ADANI, a top-ten company from India, operates dredgers as well as power plants, transport companies, and ports. IMOTEC supplied the software for ADANI’s dredgers to control the sand and water pumps, adjust the valves on the vessels, visualise and control the position of the suction pipes, and automatically control the draught of the vessels. IMOTEC called upon VIRO for the development of this software. Theo de Vries, head of the Software & Control department, talks about the complexity of the project.
Control over numerous process variables
‘The main difficulty is that you have to control a vast number of process variables at the same time,’ explains Theo de Vries. ‘While the dredger is operating, it pumps a mixture of sand or sludge up from the sea or river bed through two suction pipes and into the hopper. This changes the stability of the vessel. In addition, the vessel has to navigate the correct route, so the suction pipes must not be allowed to get under the hull. Of course, the vessel also needs to take account of other maritime traffic and external factors that affect the process, such as the current and the wave action. Although the software that we have developed does not control the thrust or the rudder, it does provide the captain with the information to make the right decisions and intervene in time.’
Balance between sand and water
‘It is also important to achieve optimum productivity when collecting the sand mixture. It is crucial that the head of the suction pipe is kept at the right depth. Only if this condition is met will the vessel suck up the correct sand mixture. If you lower the head too much, the suction pipe will become clogged and a lot of damage will result. If you don’t lower the head enough, then you only pump water into the hopper. In addition, the suction pipe assembly includes a number of joints, whose angles must be kept within safe operating limits. You need to take that into account too.’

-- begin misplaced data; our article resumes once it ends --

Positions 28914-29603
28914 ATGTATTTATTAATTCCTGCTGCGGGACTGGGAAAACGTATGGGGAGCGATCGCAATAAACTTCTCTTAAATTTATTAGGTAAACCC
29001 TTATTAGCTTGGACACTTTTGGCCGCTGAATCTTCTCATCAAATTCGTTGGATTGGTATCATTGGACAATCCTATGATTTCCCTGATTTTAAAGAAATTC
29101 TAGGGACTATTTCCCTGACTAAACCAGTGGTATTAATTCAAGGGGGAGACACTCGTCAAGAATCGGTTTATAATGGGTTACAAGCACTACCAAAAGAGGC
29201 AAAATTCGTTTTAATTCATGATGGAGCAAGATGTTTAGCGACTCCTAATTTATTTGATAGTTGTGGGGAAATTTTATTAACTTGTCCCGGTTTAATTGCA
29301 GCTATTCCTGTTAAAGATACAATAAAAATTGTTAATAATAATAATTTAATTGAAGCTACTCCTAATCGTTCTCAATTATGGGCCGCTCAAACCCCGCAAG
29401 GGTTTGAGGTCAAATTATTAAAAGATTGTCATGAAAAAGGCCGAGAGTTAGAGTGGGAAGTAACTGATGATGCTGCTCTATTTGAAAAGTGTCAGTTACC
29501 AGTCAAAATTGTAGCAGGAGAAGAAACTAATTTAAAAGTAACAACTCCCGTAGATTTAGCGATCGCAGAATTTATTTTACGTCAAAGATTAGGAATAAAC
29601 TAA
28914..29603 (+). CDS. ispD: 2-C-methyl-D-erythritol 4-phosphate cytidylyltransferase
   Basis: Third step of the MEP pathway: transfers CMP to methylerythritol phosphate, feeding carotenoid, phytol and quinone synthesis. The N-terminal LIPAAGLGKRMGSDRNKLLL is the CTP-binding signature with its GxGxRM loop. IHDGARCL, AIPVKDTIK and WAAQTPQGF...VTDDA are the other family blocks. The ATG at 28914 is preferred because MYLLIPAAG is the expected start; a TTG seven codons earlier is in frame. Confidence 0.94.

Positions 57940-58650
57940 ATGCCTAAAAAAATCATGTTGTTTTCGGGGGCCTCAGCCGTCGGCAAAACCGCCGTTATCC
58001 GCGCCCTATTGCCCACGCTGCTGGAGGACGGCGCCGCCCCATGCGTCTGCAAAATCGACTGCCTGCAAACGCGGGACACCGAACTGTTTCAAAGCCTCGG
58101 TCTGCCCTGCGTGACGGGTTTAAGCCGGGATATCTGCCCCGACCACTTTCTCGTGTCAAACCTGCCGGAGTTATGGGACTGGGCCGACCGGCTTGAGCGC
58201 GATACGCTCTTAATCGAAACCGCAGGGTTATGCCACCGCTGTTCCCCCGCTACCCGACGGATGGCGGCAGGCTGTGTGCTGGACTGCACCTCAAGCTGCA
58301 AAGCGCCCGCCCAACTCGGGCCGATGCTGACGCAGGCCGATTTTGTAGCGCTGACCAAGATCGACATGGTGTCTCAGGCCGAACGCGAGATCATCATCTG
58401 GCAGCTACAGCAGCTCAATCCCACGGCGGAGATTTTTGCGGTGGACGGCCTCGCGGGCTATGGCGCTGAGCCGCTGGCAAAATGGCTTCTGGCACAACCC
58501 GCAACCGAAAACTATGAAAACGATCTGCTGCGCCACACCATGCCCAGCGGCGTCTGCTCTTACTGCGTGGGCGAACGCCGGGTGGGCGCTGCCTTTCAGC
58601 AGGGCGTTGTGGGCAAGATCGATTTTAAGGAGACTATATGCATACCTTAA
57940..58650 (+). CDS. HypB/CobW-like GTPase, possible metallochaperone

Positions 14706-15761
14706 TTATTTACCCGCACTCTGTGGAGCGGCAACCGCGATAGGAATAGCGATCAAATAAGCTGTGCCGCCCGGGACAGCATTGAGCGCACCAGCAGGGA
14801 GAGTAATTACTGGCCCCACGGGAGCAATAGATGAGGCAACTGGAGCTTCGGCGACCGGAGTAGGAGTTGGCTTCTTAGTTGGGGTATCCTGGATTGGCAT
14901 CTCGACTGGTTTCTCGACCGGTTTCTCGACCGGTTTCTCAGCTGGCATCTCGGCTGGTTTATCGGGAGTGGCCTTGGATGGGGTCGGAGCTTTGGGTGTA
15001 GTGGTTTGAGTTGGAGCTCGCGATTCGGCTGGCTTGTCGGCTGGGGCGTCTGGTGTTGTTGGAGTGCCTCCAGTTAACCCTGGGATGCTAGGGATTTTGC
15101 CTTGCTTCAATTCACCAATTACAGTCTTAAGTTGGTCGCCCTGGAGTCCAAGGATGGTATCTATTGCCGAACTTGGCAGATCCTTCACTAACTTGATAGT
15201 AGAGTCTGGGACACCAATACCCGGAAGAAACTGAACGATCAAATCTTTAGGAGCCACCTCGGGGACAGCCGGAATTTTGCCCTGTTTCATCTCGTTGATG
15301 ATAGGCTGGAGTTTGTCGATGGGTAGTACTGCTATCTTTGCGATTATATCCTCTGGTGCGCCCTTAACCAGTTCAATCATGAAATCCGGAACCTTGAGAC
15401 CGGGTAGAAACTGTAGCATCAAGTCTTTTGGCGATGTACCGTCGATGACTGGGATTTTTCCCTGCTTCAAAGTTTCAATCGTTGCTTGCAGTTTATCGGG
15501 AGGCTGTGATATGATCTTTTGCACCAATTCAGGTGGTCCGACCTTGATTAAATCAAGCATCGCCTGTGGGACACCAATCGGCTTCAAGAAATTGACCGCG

Stable and productive
‘The sand mixture is pumped on board and is poured into a hopper. By opening and closing valves, the crew can adjust where the sludge goes. They use “our” software to control these valves. Once in the hopper, the sand settles and the excess water, or overflow, can be pumped out in a controlled manner through a discharge pipe, whose height can be adjusted. This method allows the hopper to fill up with the sand mixture. It is important that the sand mixture is distributed evenly over the vessel, so its stability is safeguarded and the optimum amount of sand mixture can be loaded. Adjusting the speed of the large dredging pump allows you to influence this process.’
From data to functional information
‘In total, the software processes over 800 I/O signals. Overall control is carried out in several places by various people, who all need to be able to access the right information at the right time, e.g. the captain, the dredging crew (who check the position of the suction tubes) and the dredging motor crew. Using the data that the software processes into information, these people can control the operation. Thanks to the software, they have access to real-time information. The information is displayed in a task-based manner at various locations on board the vessel. This allows the crew to assess the operation and make any necessary adjustments. For example, captains can monitor operations from their own wheelhouse during their breaks. It is also possible to set up a link with the shore. That’s where we keep the schedule that determines how many days or weeks the dredging work will take.’
Navigating to the discharge point
The final phase in the dredging process involves discharging the sand mixture. There are three options available. One: you sail out to the open sea, open the hull doors and pour the sand mixture on to the seabed. Two: you spray the sand mixture on to an island, as was done in the United Arab Emirates. Three: you pump the sand mixture to the shore along an extremely long hose. All three systems are managed from a single, integrated control system, developed for IMOTEC by VIRO’s software engineers.